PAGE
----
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Saturday, August 30, 2014

A Little Bit of Perfect...

(Obsessed with a Dress vol. 2)

I hope you are all having a wonderful summer. I have been meaning to share this latest dress design with you but I admit it has been a bit busy these last few months (because you are all so amazing and placing orders with me ;) My sister and her husband were married about seven months ago and the wedding was just as sweet as could be, elegant, and well, quantum infinity on the perfection scale if you ask me. Just like my sister really.

I am super happy for them and it's all rather exciting really because let’s be honest, as we get older this is one of the only ways that we get more brothers and sisters, and I don’t know about you but I for one was absolutely ecstatic when I found out that my siblings were on the way. Yes, I was doing the happy dance every day for months…both times! So I personally consider myself super lucky because not only do I have two truly amazing siblings but they are married to some pretty incredible partners, and we all know we’re all as great as our collective selves.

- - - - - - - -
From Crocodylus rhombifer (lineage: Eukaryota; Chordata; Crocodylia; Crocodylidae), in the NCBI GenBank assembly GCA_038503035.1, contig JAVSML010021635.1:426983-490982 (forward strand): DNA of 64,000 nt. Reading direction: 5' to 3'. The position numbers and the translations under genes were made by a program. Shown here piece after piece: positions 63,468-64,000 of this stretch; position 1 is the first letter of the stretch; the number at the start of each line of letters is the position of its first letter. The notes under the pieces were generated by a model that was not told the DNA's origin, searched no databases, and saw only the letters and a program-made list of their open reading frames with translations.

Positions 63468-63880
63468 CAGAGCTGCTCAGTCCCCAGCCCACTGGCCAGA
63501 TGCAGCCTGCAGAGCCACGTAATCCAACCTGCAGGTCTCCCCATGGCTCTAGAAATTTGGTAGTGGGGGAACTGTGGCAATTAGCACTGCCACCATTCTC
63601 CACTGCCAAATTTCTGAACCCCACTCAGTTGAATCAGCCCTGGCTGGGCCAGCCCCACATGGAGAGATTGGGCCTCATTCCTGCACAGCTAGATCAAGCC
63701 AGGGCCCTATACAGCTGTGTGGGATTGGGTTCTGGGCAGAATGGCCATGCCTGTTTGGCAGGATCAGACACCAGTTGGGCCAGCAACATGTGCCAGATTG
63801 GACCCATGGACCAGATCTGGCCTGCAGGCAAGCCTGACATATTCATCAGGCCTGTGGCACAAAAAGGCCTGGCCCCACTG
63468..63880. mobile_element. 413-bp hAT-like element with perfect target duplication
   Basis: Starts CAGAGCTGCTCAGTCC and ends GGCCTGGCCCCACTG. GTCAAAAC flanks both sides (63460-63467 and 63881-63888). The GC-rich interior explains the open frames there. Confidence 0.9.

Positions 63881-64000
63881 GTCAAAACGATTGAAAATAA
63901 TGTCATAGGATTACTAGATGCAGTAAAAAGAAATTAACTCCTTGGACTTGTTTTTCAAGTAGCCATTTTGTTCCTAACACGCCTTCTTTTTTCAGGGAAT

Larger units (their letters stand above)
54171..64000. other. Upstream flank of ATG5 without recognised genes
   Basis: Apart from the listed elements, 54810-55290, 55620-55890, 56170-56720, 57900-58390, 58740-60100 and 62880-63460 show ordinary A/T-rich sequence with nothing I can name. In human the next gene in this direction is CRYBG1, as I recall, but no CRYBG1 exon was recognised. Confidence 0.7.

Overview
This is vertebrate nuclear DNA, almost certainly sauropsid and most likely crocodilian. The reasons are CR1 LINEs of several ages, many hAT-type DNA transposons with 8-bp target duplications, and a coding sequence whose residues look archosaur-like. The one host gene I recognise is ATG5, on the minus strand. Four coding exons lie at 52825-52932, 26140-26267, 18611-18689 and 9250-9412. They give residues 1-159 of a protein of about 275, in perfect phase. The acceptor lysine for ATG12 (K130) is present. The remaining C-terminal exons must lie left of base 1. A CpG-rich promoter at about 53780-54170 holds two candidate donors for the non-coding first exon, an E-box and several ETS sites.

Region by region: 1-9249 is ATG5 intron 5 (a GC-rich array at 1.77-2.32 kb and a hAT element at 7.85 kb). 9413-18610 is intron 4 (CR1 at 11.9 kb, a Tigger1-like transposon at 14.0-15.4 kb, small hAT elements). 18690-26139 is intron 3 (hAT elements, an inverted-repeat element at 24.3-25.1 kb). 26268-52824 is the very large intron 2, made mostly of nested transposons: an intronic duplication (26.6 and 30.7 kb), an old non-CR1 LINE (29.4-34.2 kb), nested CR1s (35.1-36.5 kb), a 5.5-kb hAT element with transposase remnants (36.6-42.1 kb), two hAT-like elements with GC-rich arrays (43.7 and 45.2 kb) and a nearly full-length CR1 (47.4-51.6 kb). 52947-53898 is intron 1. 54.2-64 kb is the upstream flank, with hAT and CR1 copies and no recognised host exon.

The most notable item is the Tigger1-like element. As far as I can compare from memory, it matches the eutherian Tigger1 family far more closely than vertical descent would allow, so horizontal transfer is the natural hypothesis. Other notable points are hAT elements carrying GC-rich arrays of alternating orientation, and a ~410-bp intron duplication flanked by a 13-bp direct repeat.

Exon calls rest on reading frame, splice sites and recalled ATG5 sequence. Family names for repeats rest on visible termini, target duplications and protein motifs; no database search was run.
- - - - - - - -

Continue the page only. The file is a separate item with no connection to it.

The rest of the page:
Sharing some of these projects that I make with all of you is my way of participating in that collective creativity in many ways and one of the things that I did for the occasion was make my own dress, primarily because I became rather obsessed with a dress and could not find it out there in the right color or style combination (or at all actually), and well, I like what I like. Here is the original dress...